An oyster plan Maryland needs

DNR proposal’s mix of aquaculture and public fishery would bring state’s practices into line with rest of the world

April 08, 2010|By Victor Kennedy and Roger Newell

The Oyster Restoration and Aquaculture Development Plan proposed by the state Department of Natural Resources sets a new direction for managing Maryland's natural oyster populations and enhancing opportunities for farming oysters. Thus, it brings the state's oyster management efforts more in line with virtually all other regions in the world.

The plan is based on the recommendations of an advisory committee of scientists, watermen, legislators, economists, environmentalists and seafood industry representatives. It is long overdue because Maryland's once-bountiful oyster stocks have declined ruinously over the last 130 years. Over this period, the natural desire of watermen to maintain income from harvest and their ability to garner political support have continuously eclipsed science as the driving force in oyster management. Such political interference is one important reason that Maryland has not yet achieved a sustainable oyster population.

The Maryland Senate recently amended an oyster poaching bill (SB 342) to delay for a year the ability of fisheries managers to designate oyster sanctuaries — a vital part of the proposed plan — indicating that once again, political forces are threatening much-needed modernization of oyster stock management. Having passed the Senate, this bill will likely be considered by the House this weekend.

It is instructive to review some history. In 1701, a Swiss visitor reported that Chesapeake oysters were so abundant that ships sometimes ran aground on oyster reefs, and so large that they had to be cut in two to be eaten. Over time, Maryland's oyster industry grew until the landings in the 1880s were twice those of the rest of the world combined. However, about that time annual harvests began to decline, causing much consternation.

An Oyster Commission formed in 1882 to study the problem linked the harvest decline to overfishing, diminishing amounts of settlement material (shell) and destruction of oyster spat by harvest practices. Among other recommendations, the commission called for a reliance on trained experts — not politicians — to close oyster beds where and when necessary to allow for rehabilitation. It also recommended a system of private oyster farming on bottoms leased from the state to supplement the public fishery.

Unfortunately, there was no political will to implement these two conservation measures. These recommendations (and similar recommendations by a number of later commissions) were not followed, and more than a century later this same debate is again taking place in Annapolis.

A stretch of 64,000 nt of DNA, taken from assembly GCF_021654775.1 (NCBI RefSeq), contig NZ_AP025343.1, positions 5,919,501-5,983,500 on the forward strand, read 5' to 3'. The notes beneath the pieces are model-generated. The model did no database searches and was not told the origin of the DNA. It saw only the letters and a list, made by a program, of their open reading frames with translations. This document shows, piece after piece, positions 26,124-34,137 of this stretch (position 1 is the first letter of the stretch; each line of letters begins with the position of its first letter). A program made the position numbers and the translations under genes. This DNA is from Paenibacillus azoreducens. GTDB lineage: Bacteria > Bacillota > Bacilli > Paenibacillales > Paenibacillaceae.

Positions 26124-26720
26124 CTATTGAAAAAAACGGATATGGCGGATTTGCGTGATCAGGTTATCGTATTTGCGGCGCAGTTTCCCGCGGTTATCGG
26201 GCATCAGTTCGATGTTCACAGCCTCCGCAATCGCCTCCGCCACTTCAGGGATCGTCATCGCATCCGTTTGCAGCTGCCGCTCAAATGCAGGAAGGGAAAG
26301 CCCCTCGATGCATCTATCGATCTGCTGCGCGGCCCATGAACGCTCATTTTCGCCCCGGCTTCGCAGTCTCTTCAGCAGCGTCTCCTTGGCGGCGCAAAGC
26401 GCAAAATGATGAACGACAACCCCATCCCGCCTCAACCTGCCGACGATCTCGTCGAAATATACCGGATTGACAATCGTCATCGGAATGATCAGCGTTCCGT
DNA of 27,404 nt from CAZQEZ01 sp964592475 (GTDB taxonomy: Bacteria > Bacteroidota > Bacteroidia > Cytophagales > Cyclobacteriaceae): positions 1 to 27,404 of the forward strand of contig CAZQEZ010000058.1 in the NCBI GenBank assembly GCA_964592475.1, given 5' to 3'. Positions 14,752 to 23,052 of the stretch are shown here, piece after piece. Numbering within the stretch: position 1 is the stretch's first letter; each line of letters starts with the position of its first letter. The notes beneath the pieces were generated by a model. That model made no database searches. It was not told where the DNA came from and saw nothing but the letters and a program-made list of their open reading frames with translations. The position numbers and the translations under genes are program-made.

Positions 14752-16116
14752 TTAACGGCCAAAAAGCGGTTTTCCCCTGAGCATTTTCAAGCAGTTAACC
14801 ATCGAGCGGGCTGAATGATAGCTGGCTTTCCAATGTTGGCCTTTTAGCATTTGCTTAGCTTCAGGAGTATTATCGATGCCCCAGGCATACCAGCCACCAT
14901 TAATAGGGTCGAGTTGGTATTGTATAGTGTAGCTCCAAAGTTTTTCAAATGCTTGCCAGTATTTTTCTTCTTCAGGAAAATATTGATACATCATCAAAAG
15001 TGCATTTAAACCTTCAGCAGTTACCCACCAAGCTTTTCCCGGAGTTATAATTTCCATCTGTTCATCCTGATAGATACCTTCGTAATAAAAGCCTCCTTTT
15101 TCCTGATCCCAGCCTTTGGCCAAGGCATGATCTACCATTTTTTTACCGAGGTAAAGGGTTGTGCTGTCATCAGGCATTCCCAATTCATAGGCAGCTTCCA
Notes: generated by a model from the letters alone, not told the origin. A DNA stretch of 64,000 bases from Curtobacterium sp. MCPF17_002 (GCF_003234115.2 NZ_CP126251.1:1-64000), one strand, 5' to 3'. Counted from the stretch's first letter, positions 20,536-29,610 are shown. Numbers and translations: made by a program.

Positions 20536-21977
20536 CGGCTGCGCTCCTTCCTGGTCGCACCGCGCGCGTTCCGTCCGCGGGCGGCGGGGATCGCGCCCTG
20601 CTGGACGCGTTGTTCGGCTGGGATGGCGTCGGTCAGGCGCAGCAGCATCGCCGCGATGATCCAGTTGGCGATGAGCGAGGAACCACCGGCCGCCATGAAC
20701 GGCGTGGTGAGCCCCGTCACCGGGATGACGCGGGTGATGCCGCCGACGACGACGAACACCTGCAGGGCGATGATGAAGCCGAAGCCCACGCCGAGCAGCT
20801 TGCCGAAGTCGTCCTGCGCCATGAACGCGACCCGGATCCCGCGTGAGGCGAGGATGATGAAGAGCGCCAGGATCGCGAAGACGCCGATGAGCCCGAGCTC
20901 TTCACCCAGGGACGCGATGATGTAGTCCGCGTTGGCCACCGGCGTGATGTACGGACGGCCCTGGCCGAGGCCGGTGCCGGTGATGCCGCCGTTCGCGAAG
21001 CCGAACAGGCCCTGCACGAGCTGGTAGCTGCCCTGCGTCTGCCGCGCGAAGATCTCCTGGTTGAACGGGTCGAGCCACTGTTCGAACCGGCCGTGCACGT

Because of this history, Maryland is unique with regard to its oyster industry. While more than 90 percent of the oysters landed around the world are the result of some type of oyster farming, in Maryland the oyster is predominantly hunted by watermen. By contrast, the industry in Louisiana, which provided about 40 percent of U.S. oyster landings before recent hurricanes, is a mix of private oyster culture (about 8,000 leases on about 400,000 acres of bottom) and public harvests. In fact, many Louisiana watermen who harvest public beds also work their own privately leased bottom, showing that one can be both a hunter and a farmer of oysters. In Connecticut, more than 70,000 acres of oyster farms co-exist with public beds and support more 300 jobs. Similar examples of a public-private mix could be drawn from Europe, Asia, Australia and New Zealand.

The proposed plan encouraging oyster cultivation in Maryland represents a long-term, holistic approach to restoring bay oyster populations and the public fishery. By encouraging private oyster culture efforts while retaining more than three-quarters of oyster bottom for public harvest, we can support those watermen who wish to make a transition to aquaculture. Because such mixed fishery initiatives work well elsewhere, the plan should benefit the industry, including watermen.

The plan's scientific foundation is strong and its goals achievable, provided we can muster the political will to allow it time to mature. By incorporating lessons learned from past mistakes, relying on sound science and trusting our natural resource professionals, we will start a process that should eventually rebuild Maryland's oyster stocks.

Victor Kennedy (kennedy@hpl.umces.edu) and Roger Newell (rnewell@hpl.umces.edu) are marine biologists at the University of Maryland Center for Environmental Science Horn Point Laboratory in Cambridge.

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